Linked by David Adams on Sun 11th Jul 2010 18:54 UTC
Internet & Networking There's an article today at abc.com that looks at recent trends around net-based pay-for services and the smattering of paywalls from News Corp to the NYT that are up or threatening to be put up, and speculating that this could be the beginning of a trend. Of course, a YouTube video rental site and a few large publishers putting up paywalls will make zero difference to the "free internet" on their own. But if they're successful, it could spark emulation. But could this be a trend that could snowball enough to change the nature of the net?
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StaubSaugerNZ
Member since:
2007-07-13

Because like most of your naive dirty hippy ideals, it fails to take into account "who's going to pay for it"

Electricity costs money, labor costs money, hardware costs money and guess what -- SOMEBODY has to foot the bill.

The very notion of a 'free internet' is so ridiculously naive; It's NEVER been 'free' as in beer... SOMEONE had to pay for it; and if you're talking about companies charging money to use it you're NOT talking about 'free as in freedom'.

MOST of the cash for the original infrastructure came from American taxes and donations to private schools (so excuse me if I don't exactly shed a tear over the US holding onto ICANN) and has been built up by people paying just to connect; the real services paid through advertising of commercial products or other material goods worth paying for... as well as good old fashioned hat in hand donations.

Right now you're probably paying an ISP just to log on; It's not free. Big services with large hosting usually have to operate hat in hand if they are 'free' (wikipedia much) akin to PBS; someone still has to pay for it somewhere!

So god forbid you have organizational structures to make sure the service can afford to stay afloat...

Christmas on a cracker this fringe whacko corporations are evil nonsense is wearing just a little thin. It's like do us all a favor and go back to eating your Tofu around the drum circle to sing "Kumbaya"

(I was originally going to say "Lesbian Seagull", but I know some people wouldn't get the joke and assume it was a sexual slur when it's not! Christ I hate being niggardly in my speech just because other people are dipshits)

Next thing you know they'll come up with this brilliant health care plan that involves forcing people who can't afford insurance to buy it from the state. <carlos>Look around, the stupid people didn't get it...</carlos>

"Who's going to pay for it?" -- in the long run with this naive pipedream bull, everybody!



You're so shortsighted and bought into you the corporatist view of things you don't even know you have blinkers on.

Who pays for mothers to have children?

Who paid for your mother to raise you ? (saint she must have been to raise such a US-centered myope).

Who pays for all the unpaid labor that mothers put in each day?

If it is not paid then why do parents raise costly children with no financial reward?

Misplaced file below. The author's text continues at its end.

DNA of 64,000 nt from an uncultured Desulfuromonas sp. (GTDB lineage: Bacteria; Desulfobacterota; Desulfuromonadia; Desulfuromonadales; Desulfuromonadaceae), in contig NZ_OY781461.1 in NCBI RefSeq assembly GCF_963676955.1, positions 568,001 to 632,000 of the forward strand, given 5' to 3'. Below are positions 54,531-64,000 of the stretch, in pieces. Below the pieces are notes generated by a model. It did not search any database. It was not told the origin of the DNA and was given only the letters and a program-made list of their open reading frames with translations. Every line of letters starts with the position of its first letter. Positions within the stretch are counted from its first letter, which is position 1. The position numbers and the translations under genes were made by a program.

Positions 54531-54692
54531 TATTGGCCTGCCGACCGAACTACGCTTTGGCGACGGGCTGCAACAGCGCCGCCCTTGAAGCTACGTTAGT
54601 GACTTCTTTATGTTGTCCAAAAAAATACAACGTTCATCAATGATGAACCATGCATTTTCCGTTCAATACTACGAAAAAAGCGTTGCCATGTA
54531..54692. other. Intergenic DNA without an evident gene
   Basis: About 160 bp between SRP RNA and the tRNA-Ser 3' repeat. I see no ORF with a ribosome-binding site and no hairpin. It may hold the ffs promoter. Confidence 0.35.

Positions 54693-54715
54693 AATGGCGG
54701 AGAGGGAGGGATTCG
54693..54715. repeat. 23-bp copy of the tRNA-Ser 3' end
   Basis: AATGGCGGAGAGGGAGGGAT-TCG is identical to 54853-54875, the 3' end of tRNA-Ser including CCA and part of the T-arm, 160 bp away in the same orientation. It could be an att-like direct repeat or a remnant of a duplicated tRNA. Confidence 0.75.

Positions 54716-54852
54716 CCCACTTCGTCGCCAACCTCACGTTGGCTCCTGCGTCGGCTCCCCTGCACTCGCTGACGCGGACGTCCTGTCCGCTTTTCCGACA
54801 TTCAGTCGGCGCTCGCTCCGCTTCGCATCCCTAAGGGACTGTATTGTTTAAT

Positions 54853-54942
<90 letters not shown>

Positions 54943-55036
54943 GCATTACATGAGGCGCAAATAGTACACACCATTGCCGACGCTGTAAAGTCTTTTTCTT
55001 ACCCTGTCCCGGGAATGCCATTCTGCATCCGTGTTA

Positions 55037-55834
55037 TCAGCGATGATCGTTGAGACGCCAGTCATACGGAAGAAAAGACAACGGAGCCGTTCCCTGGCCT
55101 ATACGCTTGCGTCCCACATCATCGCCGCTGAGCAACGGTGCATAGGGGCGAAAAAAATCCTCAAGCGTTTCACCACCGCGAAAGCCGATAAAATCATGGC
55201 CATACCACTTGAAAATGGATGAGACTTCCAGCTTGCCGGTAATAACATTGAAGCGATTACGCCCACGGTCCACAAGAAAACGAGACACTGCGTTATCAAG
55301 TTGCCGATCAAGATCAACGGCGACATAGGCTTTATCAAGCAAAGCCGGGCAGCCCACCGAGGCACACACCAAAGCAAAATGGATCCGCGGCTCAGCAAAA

Why would people build a multitude of operating systems of industrial quality (there is more than one after all) and give it away for free?

Your primitive, narrow, and quite frankly obsolescent view of economics is Industrial Age thinking and doesn't account for such things.

People working for the exchange of currency is recent and the exception to the rule in global labor - even today. Most labor performed in the world is unpaid and voluntary and not accounted for by traditional economics. Imagine what would happen to the world economy if mothers charged for their services? What would happen to the world if a cartel of wives charged for conjugal services? Most men would just dump the wife they had for someone who did the same for free - and there will always be someone who will.

Generally people only charge for labor (in barter or currency) when they are 'working', which is doing things they don't like and wouldn't do otherwise.

People will still create art, play sport, play music, write software and report on news whether they are paid or not. Maybe it won't be up to the same 'standards' as the current news system, but then it will be in as much depth as the reporter chooses to go - which could be in far more if the journalist has an interest (eg. GrokLaw). This is not to say all paid reporting will disappear, just as un-paid reporting will not either.

Creating a paywall to create artificial scarcity is actually a bad move since it is advertising that drives the revenue stream - just ask Google. No news agency has a sufficient monopoly on reporting to make people pay for the news in sufficient numbers and the drop in eyeballs will be calamitous as advertisers will not pay top dollar for a shrinking market. Free reporting will pick up the slack and since the internet has global reach the mesh of such reporting will be sufficient to cover the globe. Despite the multitude of money-collecting news agencies most of them get their sources from a handful of reporters on any issue anyway.

This is a boneheaded move from Byzantine management thinking struggling to adapt to the global internet where artificial scarcity is very difficult to maintain and entice users to buy into. Hope you don't have shares in those companies.

Edited 2010-07-12 07:26 UTC

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